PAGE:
Şanlıurfa Province (Turkish: Şanlıurfa ili; Kurdish: Parêzgeha Rihayê) or simply Urfa Province is a province in southeastern Turkey. The city of Şanlıurfa is the capital of the province which bears its name. The population is 1,845,667 (2014). The province is considered part of Turkish Kurdistan and has a Kurdish majority with a significant Arab and Turkish minority.
|• Electoral district||Şanlıurfa|
|• Governor||Abdullah Erin|
|• Total||18,584 km2 (7,175 sq mi)|
|• Density||110/km2 (280/sq mi)|
Şanlıurfa province is divided into 13 districts (capital district in bold):
Area 18,584 km2 (7,173 sq. miles), the largest province of Southeast Anatolia with:
- Adıyaman to the north;
- Syria to the south;
- Mardin and Diyarbakır to the east;
- Gaziantep to the west;
Şanlıurfa includes several major components of the Southeastern Anatolia Project (in Turkish Güneydogu Anadolu Projesi (GAP)) designed to:
- exploit the hydropower potential of the Tigris and Euphrates Rivers;
- dramatically expand irrigation for agriculture; and
- develop the economy of the region.
This very large-scale, state-sponsored development project involved the damming, redirecting, hydroelectric tapping and other use of rivers in this broad, semi-arid region. (The rivers then flow into Syria and Iraq). The GAP includes 22 dams and water supply for 1.8 million hectares for agricultural areas.
Agriculture is the largest economic sector in Şanlıurfa province.: 41 As of 2000, 43% of the province's GDP is in agriculture, 40% service, 11% industry, and 6% in construction.: 44 The total GDP is $1.85 billion USD.: 44
Şanlıurfa province is a major producer of cotton, wheat, and barley.: 47 Cotton production in particular increased dramatically after the GAP was initiated in 1995.: 47 The influx of irrigation availability meant that many farmers could switch from dry to irrigated agriculture, and cotton's high market value enticed a majority of farmers to start planting it.: 58 The province's annual cotton yield rose from 277,000 tons in 1995 to 708,602 tons in 2004.: 47 By 2021, the province produces 42% of all cotton in Turkey. As of 2008, the province also produced 11% of all dry legumes, 6.4% of barley, and 4% of wheat in the country.: 48 Other crops include red lentil, pistachio, grape, sesame, and various vegetables.: 47 In terms of animal husbandry, sheep and goats are the most important.: 48 However, the employment share of agriculture has been declining.: 49 Another problem is that excessive irrigation has caused increased soil salinity.: 49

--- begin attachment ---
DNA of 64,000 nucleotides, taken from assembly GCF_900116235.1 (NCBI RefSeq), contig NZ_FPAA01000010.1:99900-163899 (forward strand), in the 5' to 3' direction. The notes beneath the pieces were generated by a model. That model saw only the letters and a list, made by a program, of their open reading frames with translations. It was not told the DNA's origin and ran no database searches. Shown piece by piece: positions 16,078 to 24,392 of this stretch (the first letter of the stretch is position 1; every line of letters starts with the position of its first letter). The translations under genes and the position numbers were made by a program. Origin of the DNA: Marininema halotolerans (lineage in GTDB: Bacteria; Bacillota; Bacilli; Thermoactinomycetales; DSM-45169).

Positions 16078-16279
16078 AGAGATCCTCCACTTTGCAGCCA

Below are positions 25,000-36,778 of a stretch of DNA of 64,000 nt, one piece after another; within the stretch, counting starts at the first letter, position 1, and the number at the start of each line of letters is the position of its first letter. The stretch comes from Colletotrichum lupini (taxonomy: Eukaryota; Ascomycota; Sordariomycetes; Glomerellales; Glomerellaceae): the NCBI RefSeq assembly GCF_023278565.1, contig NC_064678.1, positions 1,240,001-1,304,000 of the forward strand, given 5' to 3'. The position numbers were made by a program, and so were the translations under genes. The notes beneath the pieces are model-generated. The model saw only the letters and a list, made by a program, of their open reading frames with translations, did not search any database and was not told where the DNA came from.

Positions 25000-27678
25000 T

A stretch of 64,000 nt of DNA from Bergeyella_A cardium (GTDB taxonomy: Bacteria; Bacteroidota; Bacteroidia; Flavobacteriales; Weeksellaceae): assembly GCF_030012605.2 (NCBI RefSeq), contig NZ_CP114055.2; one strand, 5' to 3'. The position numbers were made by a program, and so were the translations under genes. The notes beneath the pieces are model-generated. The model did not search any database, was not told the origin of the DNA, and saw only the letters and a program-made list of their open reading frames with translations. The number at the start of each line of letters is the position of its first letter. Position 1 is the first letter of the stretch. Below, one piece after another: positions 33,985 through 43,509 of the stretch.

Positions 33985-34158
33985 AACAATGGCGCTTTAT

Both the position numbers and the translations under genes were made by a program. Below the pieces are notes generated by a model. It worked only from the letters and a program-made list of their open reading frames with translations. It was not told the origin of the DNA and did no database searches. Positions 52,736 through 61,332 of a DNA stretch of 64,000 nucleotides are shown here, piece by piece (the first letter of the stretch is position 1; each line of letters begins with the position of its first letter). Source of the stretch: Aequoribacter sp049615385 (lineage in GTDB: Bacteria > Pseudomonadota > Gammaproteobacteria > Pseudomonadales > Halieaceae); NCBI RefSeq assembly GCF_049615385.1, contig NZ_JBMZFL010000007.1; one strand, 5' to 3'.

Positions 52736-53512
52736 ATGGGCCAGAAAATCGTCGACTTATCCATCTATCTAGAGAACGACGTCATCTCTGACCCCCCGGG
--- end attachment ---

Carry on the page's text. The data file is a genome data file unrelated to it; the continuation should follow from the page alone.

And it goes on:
Industry has been increasing in employment share in Şanlıurfa province, reached 16% in 2006.: 49 The biggest industries include food processing (especially baked goods and dairy products) and textiles (especially cotton fabrics), which as of 2002 together employ 54% of industrial workers in the province.: 52 Other important industries (based on location quotient) include treatment and coating of metals (especially copper) and the manufacturing of pumps, compressors, and other agricultural equipment.: 53
|Industry||Number of firms||Number of employees|
|Manufacture of crude oils and fats||9||86|
|Dairy products and cheese making||6||1,727|
|Ice cream manufacturing||9||19|
|Bread, pastry, and other baked goods||803||3,315|
|Preparing and spinning of cotton fabrics||57||966|
|Wood carpentry and joinery||366||766|
|Baked clay bricks, tiles, and other construction products||57||189|
|Concrete construction products||8||121|
|Plaster construction products||5||22|
|Metal carpentry and joinery||106||270|
|Forging, pressing, stamping, and roll forming of metals; as well as powder metallurgy||47||105|
|Treatment and coating of metals||183||317|
|Manufacture of pumps and compressors||19||92|
|Manufacture of non-electric domestic appliances||42||106|
|Manufacture of electric motors, generators, and transformers||10||73|
|Collection, purification, and distribution of water||8||224|
|Test drilling and boring||7||14|
|Construction of water projects||3||794|